by Jeremy Morrison
The John Sunday house has been torn down. All that remains is a pile of bricks and wood, shingles and cement — a heap of history on the corner of Romana and Reus.
The house was built by Sunday, a prominent local African-America businessman who had served under Ulysses S. Grant in the Civil War and went on to hold state and local offices, as well as contribute to the building up of Pensacola. The demolition — clearing the way for townhomes — comes after a lengthy community debate and recent legal ruling.
The Saturday demolition of the Sunday house occurred just two days after the Pensacola City Council took up an initiative to explore ways to protect historically and culturally significant structures. Councilman Brian Spencer, who initiated the effort, said he considered the Sunday house experience the be a “springboard” for a community discussion on what constitutes culturally significant and how such structures could be afforded some protection, and his fellow council members seemed to agree.
“If nothing else good comes out of the John Sunday tragedy, there is a greater awareness that we have to do something and do it soon,” said Councilwoman Sherri Myers, who referred to the clearing of such structures as “gentrification without justice.”
The council decided to dig into the city’s planning process, its development code and permitting process, to determine if there are adequate safeguards in place to protect historic structures, and discussed the possibility of creating an application process for the demolition of such structures. The council also intends to conduct a citywide inventory of historic structures, as well as structures that might be otherwise historically significant.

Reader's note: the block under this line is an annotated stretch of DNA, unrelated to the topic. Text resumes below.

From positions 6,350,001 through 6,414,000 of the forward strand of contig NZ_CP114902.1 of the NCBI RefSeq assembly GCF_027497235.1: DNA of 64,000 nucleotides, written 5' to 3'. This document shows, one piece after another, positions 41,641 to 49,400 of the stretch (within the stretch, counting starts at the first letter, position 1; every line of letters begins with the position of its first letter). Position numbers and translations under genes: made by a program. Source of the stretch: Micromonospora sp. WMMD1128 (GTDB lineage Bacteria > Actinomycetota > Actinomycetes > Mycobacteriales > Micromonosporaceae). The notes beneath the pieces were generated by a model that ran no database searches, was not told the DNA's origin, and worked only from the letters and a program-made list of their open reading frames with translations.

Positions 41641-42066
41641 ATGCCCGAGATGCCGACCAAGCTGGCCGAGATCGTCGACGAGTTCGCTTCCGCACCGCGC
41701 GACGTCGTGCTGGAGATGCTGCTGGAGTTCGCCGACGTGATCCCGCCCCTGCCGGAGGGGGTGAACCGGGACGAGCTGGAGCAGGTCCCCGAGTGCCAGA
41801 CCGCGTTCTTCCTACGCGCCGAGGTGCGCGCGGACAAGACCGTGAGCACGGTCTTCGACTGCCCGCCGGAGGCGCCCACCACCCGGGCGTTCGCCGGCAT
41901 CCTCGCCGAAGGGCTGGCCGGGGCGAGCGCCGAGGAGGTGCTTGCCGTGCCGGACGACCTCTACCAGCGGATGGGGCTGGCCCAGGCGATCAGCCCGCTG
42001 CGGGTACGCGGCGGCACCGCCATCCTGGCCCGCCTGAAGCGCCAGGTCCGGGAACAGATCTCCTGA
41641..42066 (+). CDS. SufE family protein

Theresa Hill, a Belmont Devillers resident, thanked the city council for taking on such an effort.
“We need this additional layer of protection from the tactics we’ve seen,” Hill told them during the meeting.
Prior to the council meeting, Hill had described the Sunday house as “the straw” or “cornerstone” — “whichever way you want to see it” — that had sparked wider consciousness about an ongoing issue. She lamented the clearing of structures in her own neighborhood, where she’s currently involved in opposing the demolition of an old house to make way for a stormwater pond.
“It’s just heartbreaking to see what’s happening in the Belmont,” Hill said.
Hill was instrumental in delivering an online petition to Councilman Spencer, as well as Mayor Ashton Hayward. The petition urged the city to embark on the journey they appeared to embrace Thursday — establishing a more safeguarded process for the city’s historically and culturally significant structures.
Hill said she was encouraged by such an action.
“It’s just time to stop,” she said. “To take a step back, [and ask] ‘who are we as a city?’”